Having considered the group's report, as well as the recommendations in the Oireachtas joint committee's report on short-term lettings, I am engaging with other relevant Ministers on the appropriate next steps in taking the proposed regulatory regime forward. Among the options under consideration is the development of a new licensing regime for short-term letting platforms and homeowners who rent out rooms or entire properties to tourists to facilitate a more managed approach to short-term tourist lettings and protect the existing stock of residential property, in particular long-term rental accommodation, in areas of high demand. Recognising that the introduction of such a regulatory regime will take time, I am also considering what other measures might, in the interim, support the recommendations and objectives set down in both the working group's report and that of the Oireachtas committee.
It appears that we are no closer. A Bill we published on 30 November 2017, initiated by Deputy Casey, could be used to move on in planning terms. Setting up a regulatory body would of course take time.
No one is looking to shut down home sharing or anything like that. That gets mixed up in this debate. Really it is about those who are using properties on a 365-day-a-year basis for what are supposed to be short-term lettings. Not only does that have an impact on the rental sector and on stock, but it also has an impact on neighbours, where there are visitors coming in every two or three days. There are many issues, as the Minister knows. I do not think we can wait too much longer. The Minister has engaged with the sector as have I and others. It is impacting particularly in urban centres such as Dublin, Cork and Galway. It is impacting on stock. On what date does the Minister think he will be able to bring forward regulations to make changes in the sector that will improve the supply in areas of high demand?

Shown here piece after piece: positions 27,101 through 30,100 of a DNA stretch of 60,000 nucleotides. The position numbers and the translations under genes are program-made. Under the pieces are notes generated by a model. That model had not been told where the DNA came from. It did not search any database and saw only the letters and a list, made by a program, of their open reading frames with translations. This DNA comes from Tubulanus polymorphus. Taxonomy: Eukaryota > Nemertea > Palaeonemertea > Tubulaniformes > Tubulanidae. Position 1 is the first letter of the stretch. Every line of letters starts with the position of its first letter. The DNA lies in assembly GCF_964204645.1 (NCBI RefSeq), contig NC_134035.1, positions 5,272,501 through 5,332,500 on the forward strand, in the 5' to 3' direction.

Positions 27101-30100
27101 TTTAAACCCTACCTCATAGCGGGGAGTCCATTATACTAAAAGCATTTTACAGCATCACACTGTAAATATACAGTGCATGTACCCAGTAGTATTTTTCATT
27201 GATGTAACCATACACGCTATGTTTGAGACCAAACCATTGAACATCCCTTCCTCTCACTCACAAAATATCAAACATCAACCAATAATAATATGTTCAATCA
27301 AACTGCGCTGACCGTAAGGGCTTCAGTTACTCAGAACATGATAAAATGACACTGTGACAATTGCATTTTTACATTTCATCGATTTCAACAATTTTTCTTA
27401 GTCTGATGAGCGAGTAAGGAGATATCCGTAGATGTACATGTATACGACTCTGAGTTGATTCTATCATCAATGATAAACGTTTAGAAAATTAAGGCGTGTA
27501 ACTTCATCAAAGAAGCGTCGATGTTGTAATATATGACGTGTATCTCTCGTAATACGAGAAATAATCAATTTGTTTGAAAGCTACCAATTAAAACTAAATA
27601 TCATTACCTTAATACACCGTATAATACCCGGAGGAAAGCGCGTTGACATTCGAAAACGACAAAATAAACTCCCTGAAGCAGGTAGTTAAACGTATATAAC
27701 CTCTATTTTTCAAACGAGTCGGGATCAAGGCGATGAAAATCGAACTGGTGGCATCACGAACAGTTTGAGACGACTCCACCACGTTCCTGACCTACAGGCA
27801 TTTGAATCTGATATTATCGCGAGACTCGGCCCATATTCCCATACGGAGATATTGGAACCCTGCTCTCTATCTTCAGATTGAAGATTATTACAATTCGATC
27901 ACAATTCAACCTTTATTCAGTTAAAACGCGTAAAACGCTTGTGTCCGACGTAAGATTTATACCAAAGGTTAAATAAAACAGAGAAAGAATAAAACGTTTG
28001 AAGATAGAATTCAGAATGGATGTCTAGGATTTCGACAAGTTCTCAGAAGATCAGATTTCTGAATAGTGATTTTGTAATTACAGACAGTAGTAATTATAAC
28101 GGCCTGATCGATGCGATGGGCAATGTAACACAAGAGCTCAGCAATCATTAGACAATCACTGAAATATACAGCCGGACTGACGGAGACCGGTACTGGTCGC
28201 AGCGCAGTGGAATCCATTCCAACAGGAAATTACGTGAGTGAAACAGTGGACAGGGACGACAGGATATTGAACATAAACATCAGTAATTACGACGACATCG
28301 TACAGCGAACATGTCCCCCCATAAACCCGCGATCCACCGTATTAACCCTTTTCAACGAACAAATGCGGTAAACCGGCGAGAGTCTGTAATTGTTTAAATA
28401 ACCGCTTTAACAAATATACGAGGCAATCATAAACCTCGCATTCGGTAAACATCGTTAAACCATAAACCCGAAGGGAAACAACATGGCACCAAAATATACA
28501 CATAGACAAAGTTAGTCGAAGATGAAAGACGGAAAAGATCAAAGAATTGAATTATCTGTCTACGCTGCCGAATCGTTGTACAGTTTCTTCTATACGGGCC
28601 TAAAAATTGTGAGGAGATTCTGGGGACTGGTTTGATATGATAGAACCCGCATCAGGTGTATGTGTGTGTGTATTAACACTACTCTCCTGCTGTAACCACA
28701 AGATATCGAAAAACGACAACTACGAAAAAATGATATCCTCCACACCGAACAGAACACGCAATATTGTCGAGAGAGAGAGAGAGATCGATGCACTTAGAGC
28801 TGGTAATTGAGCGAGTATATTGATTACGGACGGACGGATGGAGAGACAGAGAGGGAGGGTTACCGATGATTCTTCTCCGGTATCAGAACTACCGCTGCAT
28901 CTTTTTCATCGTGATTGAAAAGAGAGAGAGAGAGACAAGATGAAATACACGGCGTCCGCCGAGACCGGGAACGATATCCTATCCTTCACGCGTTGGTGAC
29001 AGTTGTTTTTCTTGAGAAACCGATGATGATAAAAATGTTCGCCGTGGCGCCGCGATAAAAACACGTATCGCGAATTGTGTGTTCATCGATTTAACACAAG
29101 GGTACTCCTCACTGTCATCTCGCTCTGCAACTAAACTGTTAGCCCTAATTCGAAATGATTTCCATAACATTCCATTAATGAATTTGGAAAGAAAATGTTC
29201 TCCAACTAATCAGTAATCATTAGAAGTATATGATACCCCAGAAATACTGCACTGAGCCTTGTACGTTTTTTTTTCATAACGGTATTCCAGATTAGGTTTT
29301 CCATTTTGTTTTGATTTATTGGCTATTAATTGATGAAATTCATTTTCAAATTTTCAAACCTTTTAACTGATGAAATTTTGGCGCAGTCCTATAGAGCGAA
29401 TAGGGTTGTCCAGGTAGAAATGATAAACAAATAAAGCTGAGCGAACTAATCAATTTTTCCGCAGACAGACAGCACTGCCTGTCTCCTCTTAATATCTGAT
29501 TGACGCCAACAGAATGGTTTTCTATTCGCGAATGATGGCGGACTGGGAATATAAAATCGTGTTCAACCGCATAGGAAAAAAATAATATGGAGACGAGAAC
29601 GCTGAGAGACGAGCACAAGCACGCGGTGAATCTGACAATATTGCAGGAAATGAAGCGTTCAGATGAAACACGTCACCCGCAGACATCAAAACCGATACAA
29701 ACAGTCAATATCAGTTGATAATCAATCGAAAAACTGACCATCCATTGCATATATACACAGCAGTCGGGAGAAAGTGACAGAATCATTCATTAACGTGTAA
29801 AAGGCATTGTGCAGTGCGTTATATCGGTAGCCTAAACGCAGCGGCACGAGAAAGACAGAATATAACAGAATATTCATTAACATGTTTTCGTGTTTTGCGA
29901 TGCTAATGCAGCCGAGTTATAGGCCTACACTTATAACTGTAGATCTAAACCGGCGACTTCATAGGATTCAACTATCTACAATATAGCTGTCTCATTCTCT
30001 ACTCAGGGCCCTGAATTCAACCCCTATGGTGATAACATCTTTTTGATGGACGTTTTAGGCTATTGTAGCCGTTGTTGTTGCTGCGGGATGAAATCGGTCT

The Deputy is right; we cannot wait any longer. I am a fan of home sharing. It is a very interesting new development that we have in the shared economy. However, it cannot happen in an unfettered way. Certainly when we have a housing crisis it cannot happen in an unregulated way.
The Deputy has me in a difficult position because I am about to finalise proposals on this. Had this question come this day next week, I think we would be talking about the changes that would have already been made, if I can put it in those terms. If we want to look to the types of recommendations and the types of changes that should be made, the Oireachtas joint committee had some excellent proposals. I was actually closer myself to that committee's recommendations than to the report I received from the group that was established. If we look to Toronto in particular, what it has done is very interesting. Essentially, what we will be talking about is potentially a two-stage process whereby in the near and immediate term we go to make a change that will have a substantial outcome in terms of getting short-term lettings back into the long-term market, but then also moving to a point after that where we can have a proper understanding of what is happening in terms of licensing, regulation and everything else.
I will give people notice when I make the announcement ahead of when the actual changes will come into law. I will do that next week in order that people can have a little bit of time to get ready for the new arrangements. I agree that it is important that we move on this quickly.